Experience gets its own category because sometimes you didn’t voluntary plan to gain it.  Some examples include… taking care of someone with Alzheimer’s in your home.  Helping a family member get approved for benefits… surviving and recovering from a car accident… getting rid of fleas in your home… what to do when you win the lottery… what to do and what not to do when joining the military… college advice… etc.

Experiences could also include travel or knowledge from working at a specific company or industry… moving to a new city, raising kids and more.

So, keep your experiences in mind as you judge your ideas.

Niche Filter #3: What Would You Like to Learn or Be Good At?

If you would like to start a website on a topic that you are not an authority on, there is one exception to the rule which makes it possible.  Build a website that basically journals your progress from being a complete novice to an authority – or at least somewhere in the middle.  This is one of the best opportunities as there is no way you can lose.  The worst case scenario by the time you have “finished” your web site (to the point where most topics are covered), you will now be an expert in this niche.

One of the best circumstances to do this is when you have a chronic problem in your life that won’t go away.  More than likely there are many other people in the world going that have the same problem and need help.  Your site can help yourself while helping others at the same time and possibly earn revenue – maybe even to the point of quitting your day job.

Start building a list of things you would like to learn or become good at.  Decide on which one you like the best and start blogging.  Once you have posted enough content you can also sell a book version of your blog.  That’s basically my plan with Niche Site Ideas.  This is a journey for me to streamline the process of finding website ideas and choosing the ones that have the best odds for success.  Using the George Kao technique, eventually I will organize all the info into a book.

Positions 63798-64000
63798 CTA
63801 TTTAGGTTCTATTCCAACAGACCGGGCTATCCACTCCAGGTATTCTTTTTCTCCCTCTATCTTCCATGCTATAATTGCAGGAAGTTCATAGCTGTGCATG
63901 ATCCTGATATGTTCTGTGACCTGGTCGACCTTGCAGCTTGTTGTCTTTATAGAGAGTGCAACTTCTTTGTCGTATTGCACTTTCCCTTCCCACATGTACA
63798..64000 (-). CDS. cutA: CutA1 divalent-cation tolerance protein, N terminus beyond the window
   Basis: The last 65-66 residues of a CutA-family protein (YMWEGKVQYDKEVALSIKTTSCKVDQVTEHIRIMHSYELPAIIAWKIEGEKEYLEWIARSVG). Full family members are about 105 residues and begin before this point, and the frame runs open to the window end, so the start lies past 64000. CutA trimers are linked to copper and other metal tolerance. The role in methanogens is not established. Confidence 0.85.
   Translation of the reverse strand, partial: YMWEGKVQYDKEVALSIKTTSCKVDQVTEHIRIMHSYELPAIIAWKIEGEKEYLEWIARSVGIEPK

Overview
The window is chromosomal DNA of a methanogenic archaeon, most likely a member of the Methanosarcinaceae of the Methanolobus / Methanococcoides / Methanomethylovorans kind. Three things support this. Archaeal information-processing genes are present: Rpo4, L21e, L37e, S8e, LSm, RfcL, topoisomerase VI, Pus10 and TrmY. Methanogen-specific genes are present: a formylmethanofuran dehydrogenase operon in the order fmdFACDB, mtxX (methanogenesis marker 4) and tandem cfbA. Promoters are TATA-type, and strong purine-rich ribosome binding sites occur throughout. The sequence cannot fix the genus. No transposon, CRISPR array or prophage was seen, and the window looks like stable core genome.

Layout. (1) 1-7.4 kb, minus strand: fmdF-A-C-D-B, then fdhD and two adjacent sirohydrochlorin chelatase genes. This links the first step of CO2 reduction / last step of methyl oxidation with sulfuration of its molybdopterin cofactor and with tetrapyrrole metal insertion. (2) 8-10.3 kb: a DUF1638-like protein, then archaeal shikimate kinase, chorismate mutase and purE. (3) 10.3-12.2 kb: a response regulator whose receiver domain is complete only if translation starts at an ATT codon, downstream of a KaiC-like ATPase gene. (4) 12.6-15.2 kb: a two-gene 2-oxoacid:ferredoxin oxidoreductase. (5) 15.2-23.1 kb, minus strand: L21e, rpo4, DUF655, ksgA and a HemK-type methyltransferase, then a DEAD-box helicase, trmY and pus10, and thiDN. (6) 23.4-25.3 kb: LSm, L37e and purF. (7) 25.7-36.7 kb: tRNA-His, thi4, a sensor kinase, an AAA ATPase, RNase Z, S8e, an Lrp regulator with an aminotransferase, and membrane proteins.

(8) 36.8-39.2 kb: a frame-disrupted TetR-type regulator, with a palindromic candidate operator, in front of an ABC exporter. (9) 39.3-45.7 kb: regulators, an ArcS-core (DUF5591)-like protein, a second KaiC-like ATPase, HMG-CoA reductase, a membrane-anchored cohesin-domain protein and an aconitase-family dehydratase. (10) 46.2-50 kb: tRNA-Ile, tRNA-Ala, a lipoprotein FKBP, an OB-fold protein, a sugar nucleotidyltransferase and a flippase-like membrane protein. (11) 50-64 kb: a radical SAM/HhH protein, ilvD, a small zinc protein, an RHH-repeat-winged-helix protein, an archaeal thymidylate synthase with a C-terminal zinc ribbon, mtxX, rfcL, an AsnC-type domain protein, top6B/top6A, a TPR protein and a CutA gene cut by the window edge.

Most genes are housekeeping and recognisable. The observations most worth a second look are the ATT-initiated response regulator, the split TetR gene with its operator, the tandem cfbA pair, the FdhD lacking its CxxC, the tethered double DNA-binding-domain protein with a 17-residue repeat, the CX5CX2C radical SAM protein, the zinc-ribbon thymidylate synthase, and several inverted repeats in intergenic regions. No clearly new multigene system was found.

Niche Filter #4: What Do You Love?  What Are you Passionate About?

Well, ok this is an obvious no-brainer, but it still should be mentioned.  Whatever topic you decide, try to make sure you have some love and passion for it.  You don’t want to pick a topic that makes you miserable.  There are many niches that are extremely profitable, but if YOU aren’t excited about it, you’re going to have a hard time getting traction with your website as it will be evident in your writing.  Gone are the good old days of the Internet where you could rank high based on keywords, long articles and exact match domain names.  Those tactics are dying quickly.

Your best bet is to treat your website like a high quality magazine in an era before the Internet existed.  Build your site for humans, not robots.

Build a site that YOU want to exist.  I’ve had the best success when I can spot an opportunity in a market – where I want the site to exist for myself.  The site doesn’t exist, so I build it and sure enough others like it and it takes off.  This is the same philosophy that the legendary Shoemoney recommends.  One of the first sites he built was one called NextPimp.com which allowed cell phone owners to customize the wallpaper on their phone.  He then upgraded the site and added ringtones.  When he first started the site he did it for himself because he wanted it to exist.  Fast forward a couple years later and he was able to monetize it and earn a massive check in the amount of $132, 994.97!

Some people say that the whole passion thing is B.S. and there may be some truth to that.  The argument is that you can be passionate about anything if you’re making money at it.  Suddenly a once dull subject becomes exiting… Alex from Create and Go touches on this a bit in this excellent video below.  He says that passions are not found, they are developed:

Conclusion

The overall advice I’m hoping you get from this article is to not get obsessed with finding secret “hidden niches” where you can throw out low quality content and then retire on the beach.  Try to think long term as if you were launching a high quality print magazine that would be around for years – like Popular Science, Woman’s Day, Better Homes and Gardens or Motor Trend.  Create as much value as you can and have fun doing so at the same time.  Create a site you would want to exist for yourself.  See our other article on this topic “#1 Most Important Rule When Searching For a Niche Site Idea“.

If you are still stuck, feel free to contact me and I’ll do my best to help you find your own custom tailored niche 🙂